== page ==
Report Shows Migrant Workers in Qatar Still Being Exploited

Hundreds and thousands of workers from India, the Philippines, and Nepal who has been assigned the task of building the framework of a stadium for 2022 FIFA World Cup and the Future City in Qatar are facing severe oppression and unfair treatment in the hands of an engineering company. The report was found after a thorough investigation by Amnesty International.
The report revealed that the engineering company, Mercury MENA, hasn’t been able to pay the workers for months and leaving almost 80 workers from India, Nepal, and the Philippines almost marooned and broke in Qatar. The workers didn’t receive many months salary as well as the work benefits.
Amnesty International is seeking the help of the Qatari government in order to assure that the former employees get their due money from Mercury MENA. The company has been making use of the infamous kafala structure that is being used to exploit the migrant workers. The kafala structure is Qatar’s sponsorship system that binds employees to a single employer.
The Qatari government was lauded after it announced a program of labor reforms. However, even after an accord was signed, many employees of Mercury MENA were grounded without pay and lived in filthy accommodation and speculated if they could return back to their homes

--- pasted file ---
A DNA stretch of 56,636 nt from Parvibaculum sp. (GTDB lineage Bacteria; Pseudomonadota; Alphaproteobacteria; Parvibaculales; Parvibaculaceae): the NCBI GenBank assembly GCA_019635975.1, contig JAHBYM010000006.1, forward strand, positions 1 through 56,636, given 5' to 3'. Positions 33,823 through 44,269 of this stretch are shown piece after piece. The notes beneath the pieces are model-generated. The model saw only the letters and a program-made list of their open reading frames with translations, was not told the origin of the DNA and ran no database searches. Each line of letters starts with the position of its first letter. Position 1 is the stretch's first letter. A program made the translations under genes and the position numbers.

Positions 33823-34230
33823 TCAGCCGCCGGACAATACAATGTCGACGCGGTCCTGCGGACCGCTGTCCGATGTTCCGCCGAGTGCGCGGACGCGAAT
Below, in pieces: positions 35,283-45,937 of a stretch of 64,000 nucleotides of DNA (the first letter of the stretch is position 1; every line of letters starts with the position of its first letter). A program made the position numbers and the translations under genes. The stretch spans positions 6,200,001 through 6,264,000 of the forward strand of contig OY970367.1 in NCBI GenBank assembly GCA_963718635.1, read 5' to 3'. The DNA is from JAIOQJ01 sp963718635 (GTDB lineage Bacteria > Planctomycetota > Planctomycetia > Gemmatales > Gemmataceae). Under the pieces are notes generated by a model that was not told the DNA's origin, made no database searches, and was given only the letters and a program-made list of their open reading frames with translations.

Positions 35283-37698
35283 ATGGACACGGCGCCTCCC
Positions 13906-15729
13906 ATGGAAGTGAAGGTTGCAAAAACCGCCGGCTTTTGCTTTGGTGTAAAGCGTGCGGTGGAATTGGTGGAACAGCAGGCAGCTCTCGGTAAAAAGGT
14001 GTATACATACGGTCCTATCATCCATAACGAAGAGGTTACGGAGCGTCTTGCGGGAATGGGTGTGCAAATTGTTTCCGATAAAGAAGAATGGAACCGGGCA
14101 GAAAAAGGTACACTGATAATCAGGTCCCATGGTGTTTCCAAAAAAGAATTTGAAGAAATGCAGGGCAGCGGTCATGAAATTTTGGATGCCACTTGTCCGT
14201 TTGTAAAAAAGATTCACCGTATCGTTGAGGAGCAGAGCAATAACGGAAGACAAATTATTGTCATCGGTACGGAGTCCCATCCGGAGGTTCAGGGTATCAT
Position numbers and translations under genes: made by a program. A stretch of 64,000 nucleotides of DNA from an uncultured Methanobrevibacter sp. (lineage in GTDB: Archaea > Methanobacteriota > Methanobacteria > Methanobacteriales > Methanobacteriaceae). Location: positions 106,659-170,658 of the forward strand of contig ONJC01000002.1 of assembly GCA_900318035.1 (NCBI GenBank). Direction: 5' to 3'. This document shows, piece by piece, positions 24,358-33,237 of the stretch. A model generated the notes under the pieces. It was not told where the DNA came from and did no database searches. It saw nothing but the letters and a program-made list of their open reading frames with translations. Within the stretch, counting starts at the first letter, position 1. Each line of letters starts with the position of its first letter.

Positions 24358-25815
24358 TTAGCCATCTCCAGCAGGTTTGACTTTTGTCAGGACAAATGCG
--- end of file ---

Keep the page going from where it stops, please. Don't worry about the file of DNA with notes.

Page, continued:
Amnesty International questioned around 78 former Mercury MENA employees, all of them owed a generous amount of money from the company. For instance, 34 workers from Nepal owed on average £1500 by Mercury MENA. A worker from the Philippines who worked for a £34 billion project owed four months’ wages.
Even if some workers were allowed to leave and work for other company, they would need to abandon their claims of unpaid wages.
Qatar government pledges to work with the International Labour Organization in order to reform the kafala and some aspects of the labor laws for the migrant workers. Even after the Qatar government abolished the power of the employers to allow or keep back the exit permits; however, Amnesty international pointed that still, some exploitable problem is present with kafala.


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